China crushed 6.2 metric tonnes (6.83 tons) of confiscated ivory on Monday in the first such public destruction of any part of its stockpile, after the country’s fitful enforcement efforts led experts to question its commitment to stamping out smuggling.
Animal rights groups say China’s growing appetite for the contraband material has fuelled a surge in poaching in Africa.
Monday’s event was attended by representatives of the Convention on International Trade in Endangered Species (CITES), non-government groups and the media.
“China is sending a very powerful message both domestically, to the Chinese people, and internationally, that it is not prepared to tolerate the illegal trade in elephant ivory,” said CITES Secretary General John Scanlon.
The function, held on the outskirts of a southern industrial city, featured elephant tusks placed in the shape of a flower on an outdoor stage, surrounded by ivory statues of the Buddha.
But China, ranked as the world’s biggest end-market for poached ivory by conservation body the World Wildlife Fund, still has work to do, some anti-smuggling officials said.
“There is an increasing trend of ivory being smuggled to China,” said Yang Liuying, an anti-smuggling researcher for the Chinese customs department.
“We have to strengthen our efforts in this area. I can say that there is a 10 percent increase every year.”
China has been making products from elephant ivory for almost 5,000 years, an official of the country’s Endangered Species Import and Export Management Office told official news agency Xinhua in November.
Crushed tusks also have a small role in traditional Chinese medicine.
Although China signed the CITES pact banning global trade in ivory in 1981, it got an exemption from the body in 2008 to buy 62 tonnes of ivory from several African nations. It releases a portion of that stockpile each year to government-licensed ivory carving factories.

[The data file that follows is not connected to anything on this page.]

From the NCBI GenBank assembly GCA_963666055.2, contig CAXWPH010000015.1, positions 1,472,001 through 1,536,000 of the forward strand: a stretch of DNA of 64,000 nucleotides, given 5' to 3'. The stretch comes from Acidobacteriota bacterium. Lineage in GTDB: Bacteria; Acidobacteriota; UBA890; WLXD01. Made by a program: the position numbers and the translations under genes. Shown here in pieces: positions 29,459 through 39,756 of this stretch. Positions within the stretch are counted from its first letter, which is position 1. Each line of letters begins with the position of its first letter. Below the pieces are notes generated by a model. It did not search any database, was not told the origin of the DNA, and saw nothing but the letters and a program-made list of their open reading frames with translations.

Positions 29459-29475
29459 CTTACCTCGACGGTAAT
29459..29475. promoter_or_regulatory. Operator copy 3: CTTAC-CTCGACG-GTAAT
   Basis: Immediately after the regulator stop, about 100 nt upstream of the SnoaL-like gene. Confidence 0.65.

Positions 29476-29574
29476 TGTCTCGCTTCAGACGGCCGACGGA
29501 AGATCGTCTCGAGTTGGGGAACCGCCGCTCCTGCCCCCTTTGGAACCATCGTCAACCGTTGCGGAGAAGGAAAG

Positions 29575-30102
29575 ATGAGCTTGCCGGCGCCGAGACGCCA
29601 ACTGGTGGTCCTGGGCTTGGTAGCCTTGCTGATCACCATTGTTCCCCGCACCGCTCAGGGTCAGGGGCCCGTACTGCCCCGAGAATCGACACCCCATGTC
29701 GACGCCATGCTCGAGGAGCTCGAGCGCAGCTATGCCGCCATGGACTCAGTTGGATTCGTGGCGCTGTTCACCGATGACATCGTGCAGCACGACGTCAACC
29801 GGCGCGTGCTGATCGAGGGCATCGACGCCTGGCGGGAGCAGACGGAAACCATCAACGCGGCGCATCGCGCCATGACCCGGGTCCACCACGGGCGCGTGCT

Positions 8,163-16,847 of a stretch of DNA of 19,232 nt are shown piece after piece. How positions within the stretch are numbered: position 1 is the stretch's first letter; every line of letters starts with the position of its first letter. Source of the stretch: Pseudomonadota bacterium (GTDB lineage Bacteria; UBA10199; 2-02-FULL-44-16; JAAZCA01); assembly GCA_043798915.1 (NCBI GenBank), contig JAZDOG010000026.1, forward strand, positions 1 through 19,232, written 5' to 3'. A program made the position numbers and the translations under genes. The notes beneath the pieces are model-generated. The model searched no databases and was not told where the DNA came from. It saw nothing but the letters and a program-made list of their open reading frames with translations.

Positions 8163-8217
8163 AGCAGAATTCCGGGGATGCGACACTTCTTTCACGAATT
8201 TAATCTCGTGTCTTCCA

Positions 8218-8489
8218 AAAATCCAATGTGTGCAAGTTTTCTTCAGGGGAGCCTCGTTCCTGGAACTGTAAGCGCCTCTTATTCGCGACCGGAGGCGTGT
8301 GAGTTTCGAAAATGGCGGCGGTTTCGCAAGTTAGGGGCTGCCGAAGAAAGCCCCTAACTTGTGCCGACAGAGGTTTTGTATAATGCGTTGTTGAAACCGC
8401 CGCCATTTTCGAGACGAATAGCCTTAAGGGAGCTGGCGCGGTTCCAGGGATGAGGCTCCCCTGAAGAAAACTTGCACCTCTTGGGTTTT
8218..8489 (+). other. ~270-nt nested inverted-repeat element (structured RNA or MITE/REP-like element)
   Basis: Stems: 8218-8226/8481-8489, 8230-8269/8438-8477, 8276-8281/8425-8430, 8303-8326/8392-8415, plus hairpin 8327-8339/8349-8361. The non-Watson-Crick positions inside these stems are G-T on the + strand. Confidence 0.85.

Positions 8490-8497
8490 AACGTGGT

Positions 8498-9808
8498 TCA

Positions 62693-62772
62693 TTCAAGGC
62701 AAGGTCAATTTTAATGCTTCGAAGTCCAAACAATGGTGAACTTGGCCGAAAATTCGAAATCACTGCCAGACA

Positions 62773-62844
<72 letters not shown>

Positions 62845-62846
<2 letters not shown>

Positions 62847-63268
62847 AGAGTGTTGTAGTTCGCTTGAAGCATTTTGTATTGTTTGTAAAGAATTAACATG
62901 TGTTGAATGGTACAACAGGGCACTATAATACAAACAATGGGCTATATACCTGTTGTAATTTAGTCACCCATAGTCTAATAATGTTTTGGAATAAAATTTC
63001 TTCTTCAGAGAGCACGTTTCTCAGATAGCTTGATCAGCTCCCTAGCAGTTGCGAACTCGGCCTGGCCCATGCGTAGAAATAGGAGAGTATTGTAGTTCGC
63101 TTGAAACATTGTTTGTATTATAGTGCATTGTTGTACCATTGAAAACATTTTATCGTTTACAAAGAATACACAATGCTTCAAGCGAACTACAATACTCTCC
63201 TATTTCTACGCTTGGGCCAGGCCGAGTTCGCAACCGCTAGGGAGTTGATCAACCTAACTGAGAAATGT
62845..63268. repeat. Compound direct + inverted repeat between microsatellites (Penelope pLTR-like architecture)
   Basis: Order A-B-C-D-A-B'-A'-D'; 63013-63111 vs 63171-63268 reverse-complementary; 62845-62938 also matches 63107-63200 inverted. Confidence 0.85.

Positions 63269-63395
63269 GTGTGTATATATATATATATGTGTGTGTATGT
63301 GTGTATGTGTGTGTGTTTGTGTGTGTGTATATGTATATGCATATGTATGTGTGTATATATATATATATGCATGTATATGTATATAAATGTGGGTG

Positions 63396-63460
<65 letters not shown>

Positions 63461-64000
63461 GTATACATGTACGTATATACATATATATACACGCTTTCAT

China has said the factories only use ivory acquired legally, and in no way encourage or worsen the problem of elephant poaching in Africa.
Although China has said it will jail convicted ivory smugglers for life, it has stopped short of saying it will ban the trade outright.
Demand for ivory has grown along with growth in China’s population and economy, conservation group Save the Elephants said in a statement.
China faced pressure last spring when it was one of eight Asian and African countries identified by CITES as a primary source, transit or import country for illegal ivory, and was asked to submit a plan outlining how it would better address regulation and enforcement.
About 22,000 elephants were illegally killed in 2012, a CITES monitoring program showed. The total population of African elephants is now estimated at between 420,000 and 650,000.
Hong Kong, a special administrative region of China and a major transit point for illegal ivory, is due to discuss disposal plans for its stockpile of more than 32.6 tonnes of seized ivory on January 23.
(Reporting by Clare Baldwin, Venus Wu and Sui-Lee Wee; Editing by Clarence Fernandez)